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Maximizing Your Award

When applying for financial aid, you want to get the most free money possible and for as long as you can.  Here are a couple tips: 

  1. Complete your FAFSA before the Priority deadline of April 1st to increase your chances of being awarded some of the limited federal and state grant funds.
  2. Be sure to check your MyPima account regularly and read all emails and messages from our office.
  3. If you (or your parents if dependent) income is now less than what you entered on your FAFSA and your EFC is currently greater than zero, you should let the Financial Aid Office know by submitting a Request for Income Reassessment. This may allow us to award or increase your Pell grant or Stafford Subsidized loan.
  4. Take classes that are required for your degree.  You can receive the Pell grant for no more than 12 full-time semesters or roughly 6 years (600% Pell Lifetime Eligibility).  Avoid using these funds on courses you don't need to graduate.
  5. Only borrow the amount of student loan that you absolutely need!  You will be happy you did during your 10 years of student loan repayment. Visit our Money Matters page for budgeting tips.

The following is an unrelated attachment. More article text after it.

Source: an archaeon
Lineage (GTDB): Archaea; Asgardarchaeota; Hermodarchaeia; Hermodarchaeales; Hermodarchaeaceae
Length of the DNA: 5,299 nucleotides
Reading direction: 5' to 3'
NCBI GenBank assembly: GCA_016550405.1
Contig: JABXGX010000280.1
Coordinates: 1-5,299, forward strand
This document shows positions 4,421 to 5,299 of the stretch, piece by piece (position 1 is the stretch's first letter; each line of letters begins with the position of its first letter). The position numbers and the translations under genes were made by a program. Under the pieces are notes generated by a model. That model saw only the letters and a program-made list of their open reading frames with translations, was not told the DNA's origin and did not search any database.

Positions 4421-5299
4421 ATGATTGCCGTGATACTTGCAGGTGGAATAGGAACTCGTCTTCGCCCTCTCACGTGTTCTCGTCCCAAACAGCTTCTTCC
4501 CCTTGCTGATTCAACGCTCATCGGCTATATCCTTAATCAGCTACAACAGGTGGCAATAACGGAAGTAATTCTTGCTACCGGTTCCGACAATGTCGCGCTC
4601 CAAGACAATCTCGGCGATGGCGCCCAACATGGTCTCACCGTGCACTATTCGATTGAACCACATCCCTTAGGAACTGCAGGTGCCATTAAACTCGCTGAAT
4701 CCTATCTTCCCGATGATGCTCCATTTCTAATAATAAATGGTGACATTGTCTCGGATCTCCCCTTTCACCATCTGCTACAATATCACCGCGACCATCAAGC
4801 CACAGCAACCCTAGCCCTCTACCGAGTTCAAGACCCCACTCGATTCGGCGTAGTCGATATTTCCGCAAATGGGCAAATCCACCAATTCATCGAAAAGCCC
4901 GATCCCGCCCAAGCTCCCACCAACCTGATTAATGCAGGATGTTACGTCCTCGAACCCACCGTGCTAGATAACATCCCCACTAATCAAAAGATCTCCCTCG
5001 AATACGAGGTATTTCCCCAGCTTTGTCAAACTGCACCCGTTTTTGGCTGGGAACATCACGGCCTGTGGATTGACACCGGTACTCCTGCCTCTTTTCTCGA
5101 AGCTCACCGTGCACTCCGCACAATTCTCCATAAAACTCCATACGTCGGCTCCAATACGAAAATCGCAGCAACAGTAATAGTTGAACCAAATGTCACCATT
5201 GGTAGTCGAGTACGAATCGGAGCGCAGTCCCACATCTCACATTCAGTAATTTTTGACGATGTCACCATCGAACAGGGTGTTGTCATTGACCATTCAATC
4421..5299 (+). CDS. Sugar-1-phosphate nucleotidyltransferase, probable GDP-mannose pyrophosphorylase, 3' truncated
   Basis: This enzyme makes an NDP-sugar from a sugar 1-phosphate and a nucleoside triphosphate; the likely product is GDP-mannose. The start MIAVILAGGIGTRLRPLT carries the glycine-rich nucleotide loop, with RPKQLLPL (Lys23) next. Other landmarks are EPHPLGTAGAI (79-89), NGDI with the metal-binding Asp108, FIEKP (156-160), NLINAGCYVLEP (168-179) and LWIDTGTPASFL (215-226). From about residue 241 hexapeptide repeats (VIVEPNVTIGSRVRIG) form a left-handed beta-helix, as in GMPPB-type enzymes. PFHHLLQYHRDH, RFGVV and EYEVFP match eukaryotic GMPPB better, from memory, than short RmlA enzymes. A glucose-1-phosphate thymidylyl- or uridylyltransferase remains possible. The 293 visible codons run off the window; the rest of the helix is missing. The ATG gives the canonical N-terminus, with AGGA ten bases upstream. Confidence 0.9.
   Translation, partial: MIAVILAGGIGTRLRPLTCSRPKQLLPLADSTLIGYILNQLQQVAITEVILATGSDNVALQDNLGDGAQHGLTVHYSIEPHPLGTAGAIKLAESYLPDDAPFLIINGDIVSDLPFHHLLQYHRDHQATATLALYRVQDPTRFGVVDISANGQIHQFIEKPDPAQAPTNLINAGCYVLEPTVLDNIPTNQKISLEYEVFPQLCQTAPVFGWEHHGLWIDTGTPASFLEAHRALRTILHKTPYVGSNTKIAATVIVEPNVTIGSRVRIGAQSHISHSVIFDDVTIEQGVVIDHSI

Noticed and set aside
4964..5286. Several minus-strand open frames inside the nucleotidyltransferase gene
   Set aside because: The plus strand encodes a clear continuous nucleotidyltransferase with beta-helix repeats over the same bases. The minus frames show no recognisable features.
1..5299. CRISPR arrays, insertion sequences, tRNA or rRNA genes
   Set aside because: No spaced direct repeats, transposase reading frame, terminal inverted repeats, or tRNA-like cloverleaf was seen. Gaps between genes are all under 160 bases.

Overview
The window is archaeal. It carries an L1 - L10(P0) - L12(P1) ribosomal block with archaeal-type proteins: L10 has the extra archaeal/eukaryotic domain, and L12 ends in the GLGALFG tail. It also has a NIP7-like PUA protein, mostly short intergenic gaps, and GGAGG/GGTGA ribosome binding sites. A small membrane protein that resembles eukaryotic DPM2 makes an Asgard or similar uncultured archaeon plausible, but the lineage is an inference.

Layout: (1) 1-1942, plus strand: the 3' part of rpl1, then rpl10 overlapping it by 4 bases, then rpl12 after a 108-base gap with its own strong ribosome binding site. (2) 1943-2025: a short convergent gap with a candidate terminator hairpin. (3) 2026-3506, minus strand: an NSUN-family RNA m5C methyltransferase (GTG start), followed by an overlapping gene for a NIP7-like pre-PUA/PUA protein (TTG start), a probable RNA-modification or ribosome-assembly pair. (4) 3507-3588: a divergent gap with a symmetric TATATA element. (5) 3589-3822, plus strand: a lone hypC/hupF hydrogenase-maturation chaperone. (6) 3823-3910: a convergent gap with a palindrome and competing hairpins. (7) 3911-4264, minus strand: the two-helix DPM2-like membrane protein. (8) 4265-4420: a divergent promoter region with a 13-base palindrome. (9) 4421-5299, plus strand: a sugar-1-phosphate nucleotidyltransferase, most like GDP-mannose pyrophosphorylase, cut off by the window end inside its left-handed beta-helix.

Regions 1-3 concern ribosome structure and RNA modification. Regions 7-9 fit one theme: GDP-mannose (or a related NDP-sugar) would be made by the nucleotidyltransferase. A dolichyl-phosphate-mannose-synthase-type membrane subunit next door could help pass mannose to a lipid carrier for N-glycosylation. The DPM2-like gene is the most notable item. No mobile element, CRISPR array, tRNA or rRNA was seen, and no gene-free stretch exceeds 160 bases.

6. Speaking of student loans, remember the 150% Subsidized Usage Limitation rule.  Subsidized loan eligibility is now limited to 150% of the published length of a program. This means that your eligibility for – and benefits from – subsidized loans end when you borrow subsidized loans for 150% or more of the time needed to complete your program of study. This is another reminder to not take unnecessary classes.
  7. Make sure academic advisors know what your ultimate goal is. If you plan to transfer to UA and work on a bachelor's degree, make sure you are taking classes that will transfer and apply toward that degree.
  8. Enrollment changes can also affect your financial aid eligibility. If you plan to decrease your enrollment at any time during a term for which you have received a financial aid payment, we highly recommend that you contact a campus student services center to discuss how this will affect your aid.  You may have to pay aid back if:
    1. you decrease your credit level below the number of hours that you were funded to attend,
    2. you receive a combination of all failing or withdrawn grades for a term,
    3. your instructor assigns you a grade of W or I prior to the end of the term,
    4. You fail to attend a class
  9. Lastly, dropping courses, withdrawing, receiving incomplete grades, changing majors, and failing courses all have a negative impact on your aid eligibility.  Review the Satisfactory Academic Progress section for more information.